I grew up with a mom who loved me and my sister more than anyone could possibly love anyone. She would sacrifice anything for us, whether or not we asked for it. Even into our thirties we remain her reason for living, and she spends most of her mental energy worrying about us. I will never be able to repay her for her selflessness, and though I know I have done what is right for me and don’t regret it, I will always feel guilty that I left her and went to live my own life, thousands of miles away.
I hope that I can love my kids as unconditionally as my mother has done. But my greatest fear in having kids is losing myself in that version of love that dissolves my personhood.
The hormones have led to a lot of unnecessary worry about everything, and this has been one of the hot topics. My mom has told me over and over, “You’ll feel differently about your needs and wants after the baby comes.” And I know I will. But every time my mom asks if I need something, all I want to say is, “I need you to take care of yourself.” Seeing her excited about something, proud of herself, and healthy, would be the greatest gift she could give me.
Love manifests in so many different ways for different people. But for me, I don’t want it to manifest as protecting my child from every uncomfortable feeling. I want my version of love to be strong enough to watch them make painful mistakes and to be there when they need me.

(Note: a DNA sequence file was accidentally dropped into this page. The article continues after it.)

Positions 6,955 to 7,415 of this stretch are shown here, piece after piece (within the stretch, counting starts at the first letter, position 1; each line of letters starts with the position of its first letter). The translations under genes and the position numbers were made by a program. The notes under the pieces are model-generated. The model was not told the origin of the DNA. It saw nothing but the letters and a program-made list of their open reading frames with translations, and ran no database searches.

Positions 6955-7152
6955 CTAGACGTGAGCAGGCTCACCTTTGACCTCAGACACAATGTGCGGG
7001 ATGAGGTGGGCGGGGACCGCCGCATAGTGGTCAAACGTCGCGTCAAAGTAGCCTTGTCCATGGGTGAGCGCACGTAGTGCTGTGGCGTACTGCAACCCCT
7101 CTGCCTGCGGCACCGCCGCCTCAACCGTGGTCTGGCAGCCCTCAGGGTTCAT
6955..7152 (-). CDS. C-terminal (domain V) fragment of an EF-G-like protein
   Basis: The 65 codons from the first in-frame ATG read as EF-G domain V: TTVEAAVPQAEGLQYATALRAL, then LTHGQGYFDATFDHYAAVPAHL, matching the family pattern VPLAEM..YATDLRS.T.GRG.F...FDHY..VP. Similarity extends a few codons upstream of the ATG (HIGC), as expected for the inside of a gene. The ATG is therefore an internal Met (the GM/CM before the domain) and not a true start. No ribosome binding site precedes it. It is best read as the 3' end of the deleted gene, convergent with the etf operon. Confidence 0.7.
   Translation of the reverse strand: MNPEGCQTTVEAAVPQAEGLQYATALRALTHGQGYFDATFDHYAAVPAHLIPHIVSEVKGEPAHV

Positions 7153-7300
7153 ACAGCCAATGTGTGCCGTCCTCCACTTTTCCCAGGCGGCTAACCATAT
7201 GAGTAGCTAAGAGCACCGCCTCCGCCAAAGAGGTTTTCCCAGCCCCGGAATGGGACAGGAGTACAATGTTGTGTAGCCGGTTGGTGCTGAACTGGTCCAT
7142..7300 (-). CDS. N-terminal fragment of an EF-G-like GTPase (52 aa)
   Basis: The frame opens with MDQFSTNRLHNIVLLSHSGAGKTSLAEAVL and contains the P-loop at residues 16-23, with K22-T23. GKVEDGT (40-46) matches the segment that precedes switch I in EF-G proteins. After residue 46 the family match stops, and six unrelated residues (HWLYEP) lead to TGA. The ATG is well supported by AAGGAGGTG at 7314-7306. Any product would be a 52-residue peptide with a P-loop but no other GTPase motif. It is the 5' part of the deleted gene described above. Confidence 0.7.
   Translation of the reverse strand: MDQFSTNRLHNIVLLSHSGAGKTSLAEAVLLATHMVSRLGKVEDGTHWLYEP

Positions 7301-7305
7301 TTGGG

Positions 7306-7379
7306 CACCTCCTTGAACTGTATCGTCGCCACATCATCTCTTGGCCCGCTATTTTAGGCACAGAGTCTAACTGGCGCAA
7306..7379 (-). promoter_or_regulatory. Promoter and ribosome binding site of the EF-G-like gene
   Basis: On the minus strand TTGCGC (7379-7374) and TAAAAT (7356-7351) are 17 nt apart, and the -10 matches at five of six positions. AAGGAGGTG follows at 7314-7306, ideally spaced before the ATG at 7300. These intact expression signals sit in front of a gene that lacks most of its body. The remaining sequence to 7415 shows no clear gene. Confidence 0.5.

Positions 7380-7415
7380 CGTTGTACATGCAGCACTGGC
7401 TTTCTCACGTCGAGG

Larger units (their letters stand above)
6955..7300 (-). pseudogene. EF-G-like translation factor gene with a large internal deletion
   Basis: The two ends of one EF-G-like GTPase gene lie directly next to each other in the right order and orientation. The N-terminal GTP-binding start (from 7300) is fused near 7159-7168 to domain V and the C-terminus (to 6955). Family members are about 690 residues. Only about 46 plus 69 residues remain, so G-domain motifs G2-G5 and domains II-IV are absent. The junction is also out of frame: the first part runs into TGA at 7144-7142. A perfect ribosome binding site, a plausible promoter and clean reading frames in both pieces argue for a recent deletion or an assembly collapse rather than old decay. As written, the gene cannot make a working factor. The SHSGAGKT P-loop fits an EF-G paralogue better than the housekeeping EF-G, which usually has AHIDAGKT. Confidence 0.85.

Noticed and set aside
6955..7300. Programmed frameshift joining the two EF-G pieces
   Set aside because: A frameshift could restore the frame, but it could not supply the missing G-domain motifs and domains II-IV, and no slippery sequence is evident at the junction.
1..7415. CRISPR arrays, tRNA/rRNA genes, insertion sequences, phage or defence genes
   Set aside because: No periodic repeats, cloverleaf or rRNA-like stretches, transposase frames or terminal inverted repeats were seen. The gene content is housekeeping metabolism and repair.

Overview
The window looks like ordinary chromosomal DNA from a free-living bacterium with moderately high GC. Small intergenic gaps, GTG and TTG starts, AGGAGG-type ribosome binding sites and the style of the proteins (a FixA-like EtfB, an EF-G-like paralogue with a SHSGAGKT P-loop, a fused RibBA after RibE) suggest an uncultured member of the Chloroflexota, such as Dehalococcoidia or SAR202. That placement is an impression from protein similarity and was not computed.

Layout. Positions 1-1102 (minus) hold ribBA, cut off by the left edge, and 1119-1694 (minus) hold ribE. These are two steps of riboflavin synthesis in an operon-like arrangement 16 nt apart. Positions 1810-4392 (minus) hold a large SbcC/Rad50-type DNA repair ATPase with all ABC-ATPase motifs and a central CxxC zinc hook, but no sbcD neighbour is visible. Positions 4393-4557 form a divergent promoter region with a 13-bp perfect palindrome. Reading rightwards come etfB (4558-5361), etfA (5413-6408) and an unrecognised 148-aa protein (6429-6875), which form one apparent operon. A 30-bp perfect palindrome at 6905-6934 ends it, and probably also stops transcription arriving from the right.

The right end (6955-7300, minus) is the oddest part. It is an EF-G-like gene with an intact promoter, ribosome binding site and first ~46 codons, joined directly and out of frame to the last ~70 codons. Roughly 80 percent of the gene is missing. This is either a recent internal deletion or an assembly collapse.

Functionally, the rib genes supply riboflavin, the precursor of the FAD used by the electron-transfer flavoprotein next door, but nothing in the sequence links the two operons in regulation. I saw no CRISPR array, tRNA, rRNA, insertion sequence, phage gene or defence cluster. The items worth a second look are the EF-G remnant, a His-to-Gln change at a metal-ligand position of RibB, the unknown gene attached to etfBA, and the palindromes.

My mom gave me every opportunity she could, from sports to art to music. She made sure I had more than what I needed. But I saw her deny herself so much. I want to give my kids those opportunities, too, but I also hope I can model self-love for my children, to show them what it looks like to be interested in life, what it looks like to grow and take risks. I want to continue doing what feeds my soul, and to encourage them to find their own passions, which may or may not be similar to mine.
I want to raise adults who feel empowered and ready to live their lives for themselves when it is time to leave me. I don’t want them to feel encumbered by me; I don’t want them to feel guilty for living their lives instead of mine. I want them to feel steady in themselves, to trust in what they learned because I trusted them to learn it.
I was so lucky to have the mom I had. I know I’ll make mistakes daily; I just hope I can strike a balance between being a mom and being me.